Integration Management

Managing cross-departmental projects is a complex process. Each department likely works under its own methodology, processes, and expectations. And projects become more complicated without a central operational system of record (OSR) to help teams collaborate and manage integration processes more effectively.

What is integration management?

Simply put, integration management helps teams work together more seamlessly. It takes various processes, systems, and methodologies and brings them together to form a cohesive strategy.

In order to accomplish this, trade-offs need to be made. Project goals need to be the guiding star when determining when and where these trade-offs will be made and will require buy-in from the full project team and all stakeholders. Everyone won’t get what they want, but the end result will be a project completed on time and within budget.

Integration management steps

Before implementing integration management practices, gain a clear understanding of current systems, processes, and methodologies utilized by every team in the project. As projects move forward, there are six primary steps and milestones with corresponding deliverables.

  • Project charter

  • Scope statement

  • Project management plan

  • Direct and manage project work

  • Perform integrated change control

  • Close project or phase

Developing a project charter

Traditionally, the project sponsor or project manager write the project charter, and it serves multiple purposes. This high-level document provides the project manager with the authority to execute the project and likely won’t require adjustment as work proceeds. It also outlines the initial roles and responsibilities of all team members and establishes goals and project deliverables.

Write the scope statement

Scope statements fulfill one of the most important project aspects, outlining everything included in the project. It provides a framework for all tasks, which teams execute those tasks, and what deliverables are needed.  

While these scope statements occasionally shift throughout the life of a project, keep them as accurate as possible from the beginning to avoid scope creep.

Develop a project management plan

The project management plan brings all aspects of the planning phase together into a single document. It includes project goals, budget, risks, scope, work breakdown structure, stakeholder management plan, and change management plan. This fixed plan should not change without a formal change request.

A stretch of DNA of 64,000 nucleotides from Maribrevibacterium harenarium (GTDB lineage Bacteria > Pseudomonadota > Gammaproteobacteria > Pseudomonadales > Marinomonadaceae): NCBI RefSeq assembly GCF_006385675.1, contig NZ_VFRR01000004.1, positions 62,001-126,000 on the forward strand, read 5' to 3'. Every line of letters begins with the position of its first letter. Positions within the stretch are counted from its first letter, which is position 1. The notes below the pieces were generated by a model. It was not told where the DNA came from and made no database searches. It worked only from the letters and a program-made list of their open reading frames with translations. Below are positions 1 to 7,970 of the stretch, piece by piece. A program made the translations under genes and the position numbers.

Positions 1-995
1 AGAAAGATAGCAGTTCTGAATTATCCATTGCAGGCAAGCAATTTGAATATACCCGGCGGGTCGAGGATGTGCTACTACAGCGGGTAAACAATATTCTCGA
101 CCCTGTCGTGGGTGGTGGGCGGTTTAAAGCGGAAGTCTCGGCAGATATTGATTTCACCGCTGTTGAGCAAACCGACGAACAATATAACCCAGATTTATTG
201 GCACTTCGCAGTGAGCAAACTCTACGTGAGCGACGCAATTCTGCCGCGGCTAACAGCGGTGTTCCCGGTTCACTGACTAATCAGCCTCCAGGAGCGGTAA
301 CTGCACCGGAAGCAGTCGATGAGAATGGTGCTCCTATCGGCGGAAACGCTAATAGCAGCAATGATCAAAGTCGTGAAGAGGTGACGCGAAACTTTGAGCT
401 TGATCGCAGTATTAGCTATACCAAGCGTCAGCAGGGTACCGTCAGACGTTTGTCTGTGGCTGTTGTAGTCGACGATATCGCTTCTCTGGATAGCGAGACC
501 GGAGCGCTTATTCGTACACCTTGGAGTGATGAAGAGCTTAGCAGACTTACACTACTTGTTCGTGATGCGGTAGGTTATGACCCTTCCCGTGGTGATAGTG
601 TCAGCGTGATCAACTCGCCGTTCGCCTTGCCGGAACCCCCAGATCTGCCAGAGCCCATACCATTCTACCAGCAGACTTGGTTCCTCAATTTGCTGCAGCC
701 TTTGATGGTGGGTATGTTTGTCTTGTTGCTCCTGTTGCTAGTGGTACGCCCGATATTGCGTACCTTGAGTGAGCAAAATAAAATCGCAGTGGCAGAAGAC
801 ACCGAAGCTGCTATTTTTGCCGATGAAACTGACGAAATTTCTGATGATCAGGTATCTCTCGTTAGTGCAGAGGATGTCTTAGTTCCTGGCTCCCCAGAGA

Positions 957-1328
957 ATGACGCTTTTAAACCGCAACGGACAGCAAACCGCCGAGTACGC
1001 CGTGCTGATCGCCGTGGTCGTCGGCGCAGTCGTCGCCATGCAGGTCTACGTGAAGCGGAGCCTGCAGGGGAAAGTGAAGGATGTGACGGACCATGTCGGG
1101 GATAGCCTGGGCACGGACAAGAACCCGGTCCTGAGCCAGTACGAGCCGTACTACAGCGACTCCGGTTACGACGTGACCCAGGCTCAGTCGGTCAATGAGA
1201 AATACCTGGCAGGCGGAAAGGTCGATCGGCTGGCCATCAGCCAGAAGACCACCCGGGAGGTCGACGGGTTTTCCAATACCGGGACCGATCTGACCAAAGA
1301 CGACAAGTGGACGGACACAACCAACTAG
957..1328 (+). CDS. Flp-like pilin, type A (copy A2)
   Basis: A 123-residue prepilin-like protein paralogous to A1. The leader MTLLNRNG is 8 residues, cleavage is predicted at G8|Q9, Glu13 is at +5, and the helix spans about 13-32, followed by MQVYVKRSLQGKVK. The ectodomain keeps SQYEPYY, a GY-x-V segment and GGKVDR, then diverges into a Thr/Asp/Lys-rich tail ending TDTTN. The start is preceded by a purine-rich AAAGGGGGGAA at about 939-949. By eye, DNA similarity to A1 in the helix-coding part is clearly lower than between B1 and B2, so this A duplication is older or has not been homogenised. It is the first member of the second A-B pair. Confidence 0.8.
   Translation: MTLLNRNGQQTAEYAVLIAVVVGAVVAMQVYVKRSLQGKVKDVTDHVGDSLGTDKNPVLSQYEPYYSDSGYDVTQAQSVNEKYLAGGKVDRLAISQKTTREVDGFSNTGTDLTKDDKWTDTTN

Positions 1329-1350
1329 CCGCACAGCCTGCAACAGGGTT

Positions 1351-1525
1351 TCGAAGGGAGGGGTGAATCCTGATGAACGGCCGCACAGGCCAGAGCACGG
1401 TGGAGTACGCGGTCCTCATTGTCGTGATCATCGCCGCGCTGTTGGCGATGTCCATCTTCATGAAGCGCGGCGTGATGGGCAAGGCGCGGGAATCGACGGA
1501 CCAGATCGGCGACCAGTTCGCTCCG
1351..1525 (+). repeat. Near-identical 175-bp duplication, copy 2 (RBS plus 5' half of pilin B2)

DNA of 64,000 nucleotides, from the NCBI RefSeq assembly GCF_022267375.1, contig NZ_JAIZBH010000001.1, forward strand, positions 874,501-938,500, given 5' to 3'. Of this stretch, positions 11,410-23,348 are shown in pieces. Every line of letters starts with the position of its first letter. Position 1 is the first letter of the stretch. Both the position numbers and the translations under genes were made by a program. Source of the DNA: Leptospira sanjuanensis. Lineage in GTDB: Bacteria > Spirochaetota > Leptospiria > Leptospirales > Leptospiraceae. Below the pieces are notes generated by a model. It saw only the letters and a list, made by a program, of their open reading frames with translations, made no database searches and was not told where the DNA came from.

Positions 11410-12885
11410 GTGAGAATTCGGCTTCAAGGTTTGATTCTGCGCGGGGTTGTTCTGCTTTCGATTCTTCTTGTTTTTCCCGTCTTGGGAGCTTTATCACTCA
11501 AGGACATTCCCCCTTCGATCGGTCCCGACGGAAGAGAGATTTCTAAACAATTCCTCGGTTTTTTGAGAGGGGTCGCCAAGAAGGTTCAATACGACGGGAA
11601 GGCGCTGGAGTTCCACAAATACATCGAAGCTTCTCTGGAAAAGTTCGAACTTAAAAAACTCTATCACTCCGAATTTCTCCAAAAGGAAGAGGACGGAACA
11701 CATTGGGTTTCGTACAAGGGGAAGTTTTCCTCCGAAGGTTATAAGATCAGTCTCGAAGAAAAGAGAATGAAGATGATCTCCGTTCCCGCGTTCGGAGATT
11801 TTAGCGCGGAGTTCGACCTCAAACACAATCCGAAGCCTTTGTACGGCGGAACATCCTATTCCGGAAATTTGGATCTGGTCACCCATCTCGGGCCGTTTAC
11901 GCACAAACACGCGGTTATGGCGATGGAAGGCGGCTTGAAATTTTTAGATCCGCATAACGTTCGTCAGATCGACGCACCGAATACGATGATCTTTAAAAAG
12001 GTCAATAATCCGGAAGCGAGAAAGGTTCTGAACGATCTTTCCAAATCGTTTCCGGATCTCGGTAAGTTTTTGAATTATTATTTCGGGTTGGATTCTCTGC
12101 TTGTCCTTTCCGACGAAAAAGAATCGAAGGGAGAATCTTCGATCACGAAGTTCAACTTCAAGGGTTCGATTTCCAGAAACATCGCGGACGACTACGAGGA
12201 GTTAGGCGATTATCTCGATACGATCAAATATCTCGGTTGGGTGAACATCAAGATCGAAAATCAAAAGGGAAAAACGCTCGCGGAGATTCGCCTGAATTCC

Direct and manage project work

Teams complete most of the work associated with a given project in this step. This involves managing resources, executing on the work, and creating changes where necessary. Review performance against project goals throughout the project’s life in order to make necessary changes and keep things on track.

To avoid scope creep, communicate and stay transparent, with every team and department involved. Use the scope statement as a guidepost to achieve the original intent of the project.

Perform integrated change control

Change control spans the life of a project. The project plan, goals, and scope statement are integral assets in this iterative process.

Never jeopardize the primary project goals with revisions made during this process and take corrective action when any change strays too far from the plan. Request and document any changes through an official process and avoid ad-hoc changes to minimize scope creep. The project manager appoints members of a control board who help evaluate change requests and outline next steps.

Close project or phase

This is where successful projects wrap up. This step involves reviewing various aspects of the project and documenting findings to a reference archive. Some project teams find it useful for each member to rate the project execution and management in an official post-mortem review.

Other knowledge areas

  • Communications management: Communications management outlines the processes and procedures needed to ensure that information and data throughout the life of a project are properly collected, stored, and distributed across the project team.
  • Cost management: Cost management is the process of planning and controlling the budget of a project. It involves everything from planning the overall project budgets to funding individual actions throughout the life of a project.
  • Quality management: Quality management is the process of continually measuring quality throughout the life of a project and making necessary changes until the desired quality is achieved.
  • Time management: Time management involves analyzing and developing a schedule and timeline for project completion. Formalized time management processes provide a buffer for things like unexpected roadblocks and misestimated timelines.
  • Resource management: Resource management is the process of effectively planning, scheduling, and allocating all resources needed to execute on a project. This process touches on everything from financial resources to human capital.
  • Risk management: Risk management is the process of mitigating the potential negative impact unforeseen events can have a project's cost, time table, or other resources. This process should be accounted for from start to finish on all projects.
  • Scope management: Scope management is the process of actively managing what is and is not included in any given project. The scope should be defined in the planning phase of a project and should be reviewed throughout the execution to minimize scope creep wherever possible. 
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